A new report by Power for All titled ‘Powering Jobs and the job census’ was released in collaboration with Schneider Electric Foundation and The Rockefeller Foundation.
India’s decentralised renewable energy (DRE) sector, which generates, stores and distributes renewable energy locally, could employ nearly 100,000 more people by 2022-23, according to a new report.
While most of these jobs are expected to be long-term, women constitute only a quarter of the workforce in this sector. With this addition, the DRE sector’s workforce could double in size–from about 95,000 jobs in 2017-18 to 190,000 jobs by 2022-23–if the mini-grid market “continues to expand at a rapid pace.”
The number of informal jobs in the DRE sector is expected to remain stable at around 210,000, noted the first Powering Jobs Census 2019: The Energy Access Workforce report by Power For All, a coalition campaigning to scale DRE, released on July 15, 2019.
This comes at a time when India is facing a 45-year high unemployment rate, according to the Periodic Labour Force Survey released by the National Sample Survey Office in May 2019. Of nearly 61 million jobs created in India, over 22 years post-liberalisation of the economy in 1991, 92% were informal jobs.
The report captures DRE employment data for 2017-18 to establish a baseline that explores the link between Sustainable Development Goal (SDG) 7 (access to affordable, reliable, sustainable, and modern energy for all) and SDG 8 (inclusive and sustainable economic growth, employment, and decent work for all).
The report covers India, Kenya and Nigeria. The DRE sector is estimated to add more than 260,000 direct, formal jobs in these countries by 2022-23. In India, 36 companies in the sector were surveyed.
Renewable appliance firms are the “job engine”
End-user product providers–that is, companies that sell pico solar appliances (that use small amount of power for gadgets such as calculators, cameras and mobile phones), solar home systems, and other small, off-grid appliances directly to customers–are the “job engine of the sector,” the report said, adding that they are expected to add 86,000 direct, formal jobs nationwide by 2022-23.
These companies alone accounted for 97% of 95,000 DRE jobs created in 2017-18. In addition, they added 470,000 “productive-use jobs”–created by the DRE end users as a result of newly-acquired or enhanced electricity access–in the same year.
“The bulk of these direct, formal jobs (85%) are full-time and long-term, or lasting more than a year, as the average employee retention period is 39 months,” the report said.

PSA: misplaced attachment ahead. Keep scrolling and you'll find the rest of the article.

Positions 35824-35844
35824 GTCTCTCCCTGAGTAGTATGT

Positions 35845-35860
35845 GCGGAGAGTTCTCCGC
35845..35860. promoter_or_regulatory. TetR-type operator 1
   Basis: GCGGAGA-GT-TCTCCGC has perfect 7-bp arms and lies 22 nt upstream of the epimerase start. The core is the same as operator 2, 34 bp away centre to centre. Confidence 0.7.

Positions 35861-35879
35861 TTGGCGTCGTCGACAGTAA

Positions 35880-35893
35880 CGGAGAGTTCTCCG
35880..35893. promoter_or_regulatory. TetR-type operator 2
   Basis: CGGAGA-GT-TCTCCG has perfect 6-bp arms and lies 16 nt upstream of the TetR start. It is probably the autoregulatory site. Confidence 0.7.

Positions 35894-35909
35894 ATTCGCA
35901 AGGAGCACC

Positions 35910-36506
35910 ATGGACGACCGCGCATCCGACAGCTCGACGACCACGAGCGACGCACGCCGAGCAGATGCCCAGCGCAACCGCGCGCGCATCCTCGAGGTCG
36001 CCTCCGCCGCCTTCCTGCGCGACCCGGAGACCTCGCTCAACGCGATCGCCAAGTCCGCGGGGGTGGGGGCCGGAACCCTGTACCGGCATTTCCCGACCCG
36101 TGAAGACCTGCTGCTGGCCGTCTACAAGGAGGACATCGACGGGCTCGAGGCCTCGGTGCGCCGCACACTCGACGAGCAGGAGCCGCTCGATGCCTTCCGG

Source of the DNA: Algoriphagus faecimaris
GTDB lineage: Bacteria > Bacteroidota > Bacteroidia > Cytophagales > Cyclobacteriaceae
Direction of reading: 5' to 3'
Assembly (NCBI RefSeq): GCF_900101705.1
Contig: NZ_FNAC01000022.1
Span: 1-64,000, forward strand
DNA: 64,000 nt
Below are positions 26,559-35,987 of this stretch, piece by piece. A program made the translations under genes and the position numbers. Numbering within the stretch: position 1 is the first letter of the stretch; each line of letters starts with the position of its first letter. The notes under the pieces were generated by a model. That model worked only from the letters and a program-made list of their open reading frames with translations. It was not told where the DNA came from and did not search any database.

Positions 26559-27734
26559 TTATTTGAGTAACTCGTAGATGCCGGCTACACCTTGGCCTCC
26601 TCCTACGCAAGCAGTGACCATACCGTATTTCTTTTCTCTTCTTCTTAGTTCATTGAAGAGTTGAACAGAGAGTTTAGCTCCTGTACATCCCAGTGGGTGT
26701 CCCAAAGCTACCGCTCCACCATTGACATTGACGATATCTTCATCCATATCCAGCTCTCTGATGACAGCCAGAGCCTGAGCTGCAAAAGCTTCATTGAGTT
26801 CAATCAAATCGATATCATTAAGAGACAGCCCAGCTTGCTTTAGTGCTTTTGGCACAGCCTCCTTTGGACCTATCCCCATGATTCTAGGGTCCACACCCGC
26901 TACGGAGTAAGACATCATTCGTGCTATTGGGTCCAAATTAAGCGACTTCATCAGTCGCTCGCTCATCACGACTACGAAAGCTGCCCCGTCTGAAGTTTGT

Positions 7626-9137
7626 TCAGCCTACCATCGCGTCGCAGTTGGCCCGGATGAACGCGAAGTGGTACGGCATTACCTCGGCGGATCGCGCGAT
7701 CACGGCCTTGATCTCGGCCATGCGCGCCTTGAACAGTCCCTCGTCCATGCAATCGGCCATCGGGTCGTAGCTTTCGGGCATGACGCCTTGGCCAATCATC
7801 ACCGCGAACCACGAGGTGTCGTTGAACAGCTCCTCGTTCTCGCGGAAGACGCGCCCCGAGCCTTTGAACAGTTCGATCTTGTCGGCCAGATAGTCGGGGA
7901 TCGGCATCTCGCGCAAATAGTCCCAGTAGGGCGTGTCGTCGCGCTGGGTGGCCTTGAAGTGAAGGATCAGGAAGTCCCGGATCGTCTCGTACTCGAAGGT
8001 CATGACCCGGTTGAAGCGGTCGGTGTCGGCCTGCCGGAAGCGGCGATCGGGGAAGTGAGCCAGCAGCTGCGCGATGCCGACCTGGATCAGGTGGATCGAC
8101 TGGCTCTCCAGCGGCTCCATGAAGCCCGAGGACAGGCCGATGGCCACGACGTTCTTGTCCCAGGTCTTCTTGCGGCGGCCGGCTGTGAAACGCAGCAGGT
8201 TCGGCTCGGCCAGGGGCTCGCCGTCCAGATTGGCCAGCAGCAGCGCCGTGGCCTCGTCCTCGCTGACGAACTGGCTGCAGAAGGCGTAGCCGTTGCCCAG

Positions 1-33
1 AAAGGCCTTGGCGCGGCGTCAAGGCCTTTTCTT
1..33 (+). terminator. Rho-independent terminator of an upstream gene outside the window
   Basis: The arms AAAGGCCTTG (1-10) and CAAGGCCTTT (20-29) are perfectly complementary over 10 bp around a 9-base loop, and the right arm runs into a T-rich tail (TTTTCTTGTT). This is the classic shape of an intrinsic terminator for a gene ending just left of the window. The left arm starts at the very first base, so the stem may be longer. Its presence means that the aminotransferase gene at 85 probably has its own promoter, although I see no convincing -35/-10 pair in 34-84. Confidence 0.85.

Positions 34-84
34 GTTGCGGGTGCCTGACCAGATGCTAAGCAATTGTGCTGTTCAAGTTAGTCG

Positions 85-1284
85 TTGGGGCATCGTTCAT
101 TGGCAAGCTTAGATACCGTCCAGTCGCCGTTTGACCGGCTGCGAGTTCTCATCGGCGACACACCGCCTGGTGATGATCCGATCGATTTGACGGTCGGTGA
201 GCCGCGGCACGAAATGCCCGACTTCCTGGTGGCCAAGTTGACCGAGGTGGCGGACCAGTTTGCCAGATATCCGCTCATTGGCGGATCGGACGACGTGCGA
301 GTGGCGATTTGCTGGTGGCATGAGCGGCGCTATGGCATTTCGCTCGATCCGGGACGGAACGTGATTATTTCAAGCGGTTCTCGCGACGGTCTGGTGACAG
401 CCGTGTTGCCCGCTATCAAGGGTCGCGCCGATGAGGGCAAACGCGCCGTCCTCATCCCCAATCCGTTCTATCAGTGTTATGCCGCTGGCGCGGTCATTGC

Renewable energy technologies that are decentralized have substantial potential to provide a reliable and secure energy supply as an alternative to grid extension or as a supplement to grid-provided power, particularly in rural areas.
In case of high mini-grid penetration, where 500 MW is expected to be installed by 2022-23, “the mini-grid operators would provide more than 90,000 direct, formal jobs” and under a low mini-grid penetration scenario “of 60 MW worth of mini-grid energy, 11,000 direct, formal jobs would be provided”, the report noted.
The government’s support for productive-use applications such as solar water pumping could add about 10,000 additional jobs, the report added.
Fewer women, increasing youth workforce in DRE companies
Women’s participation in almost every type of DRE company is low, except for sector service providers–such as research and advocacy organizations. India’s workforce has fewer women than it did six years ago: no more than 18% in rural areas are employed, compared to 25% in 2011-12 and 14% in urban from 15%.
All companies have shown “high willingness to employ young people,” the report said. India will need to create 8 million jobs per year, noted a 2018 World Bank report on jobless growth.
Only 25% of the direct, formal jobs are held by women in the end-user product provider segment–in line with the average (23%) in the three countries surveyed. In India, women reportedly make up just 11% of the rooftop solar sector’s workforce compared to 32% globally.
The end-user product providers employ more women–about 60%–informally. Further, 86% of the direct, formal jobs created by such companies are skilled compared to less than half in the renewable energy industry globally. Youth (aged 15-24 years) constitute half the workforce in these companies.
While project developers and installers have 25% women among direct, formal employees and 44% of youth in their workforce, mini-grid companies have a poor gender balance, with women comprising only 2% of the workforce.
The manufacturing and upstream supply chain companies are hiring more women than the industry average, with women accounting for 37% of direct, formal jobs, the report added. These companies also employ a highly-skilled, young workforce, at 80% and 68%, respectively.
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Graph Credit: India Spend